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Douglas Zare already explained the relationship to an older problem, so I'm just going to detail the solution to the older problem, whose sequence shows up in your image anyway. I assume the switches are initially off (0), but the reasoning is the same regardless. The first person leaves them all off. The second person turns on 2 4 6 .... The one that will ...

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This is a version of an old puzzle. The usual version has the nth person flip the switches whose numbers are divisible by n, and that produces the same pattern of squares (the switches with square indices 1, 4, 9, 16 are toggled) whether N is even or odd. Here, exactly the opposite switches are toggled, which is equivalent to toggling all switches an extra N ...

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From Princeton University's quicksort page Cutoff to insertion sort. As with mergesort, it pays to switch to insertion sort for tiny arrays. The optimum value of the cutoff is system-dependent, but any value between 5 and 15 is likely to work well in most situations. I personally prefer a cut off size of 15. But again that is system dependent ...

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Use WireShark and capture only TLS (SSL) packages by adding a filter tcp port 443. Then find a "Client Hello" Message. You can see its raw data below. Expand Secure Socket Layer->TLSv1.2 Record Layer: Handshake Protocol: Client Hello->... and you will see Extension: server_name->Server Name Indication extension. The server name in the Handshake ...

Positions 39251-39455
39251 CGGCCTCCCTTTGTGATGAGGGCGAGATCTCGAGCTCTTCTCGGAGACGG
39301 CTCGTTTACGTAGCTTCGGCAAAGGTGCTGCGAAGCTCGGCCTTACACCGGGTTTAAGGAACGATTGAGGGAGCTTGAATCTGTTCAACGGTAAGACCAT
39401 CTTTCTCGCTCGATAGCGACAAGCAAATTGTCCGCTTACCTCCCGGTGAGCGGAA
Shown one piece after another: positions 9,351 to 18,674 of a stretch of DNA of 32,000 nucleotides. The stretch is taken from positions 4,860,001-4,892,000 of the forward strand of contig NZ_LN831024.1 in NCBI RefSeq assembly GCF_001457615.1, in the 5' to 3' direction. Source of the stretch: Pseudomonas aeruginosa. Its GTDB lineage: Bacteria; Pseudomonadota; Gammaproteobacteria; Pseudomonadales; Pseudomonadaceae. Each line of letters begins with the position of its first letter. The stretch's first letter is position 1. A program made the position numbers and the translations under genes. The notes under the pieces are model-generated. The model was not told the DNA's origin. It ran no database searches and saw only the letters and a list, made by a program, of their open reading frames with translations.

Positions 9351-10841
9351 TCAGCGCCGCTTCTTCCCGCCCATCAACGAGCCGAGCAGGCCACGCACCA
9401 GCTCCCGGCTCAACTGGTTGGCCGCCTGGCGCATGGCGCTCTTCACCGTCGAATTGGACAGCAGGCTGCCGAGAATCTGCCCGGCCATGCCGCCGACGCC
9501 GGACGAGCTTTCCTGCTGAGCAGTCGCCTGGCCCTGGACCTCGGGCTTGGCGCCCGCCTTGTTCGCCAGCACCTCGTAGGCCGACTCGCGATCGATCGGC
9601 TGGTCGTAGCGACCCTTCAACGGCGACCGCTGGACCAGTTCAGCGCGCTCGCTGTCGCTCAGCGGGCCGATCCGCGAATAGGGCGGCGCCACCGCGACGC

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Your question makes little sense, but I'll try answering anyway. Can a subset, not a proper subset, have duplicate values? No, a subset is a set, and sets do not have duplicate values. Example A = {1, 2, 3, 3, 4, 5} B = {1, 2, 3, 4, 5} is AcB or does the duplicate value cancel that out? I'm not even sure if A = {1, 2, 3, 3, 4, 5} is valid ...

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The first object oriented language was Simula. Specifically Simula67, introduced in 1967 and implemented in 1968. Simula67 added the concept of classes and subclasses (inheritance) inspired by a research paper (theory, not any specific language) by C.A.R. Hoare describing the concept of classes as a collection of data in memory published in 1966. So the ...

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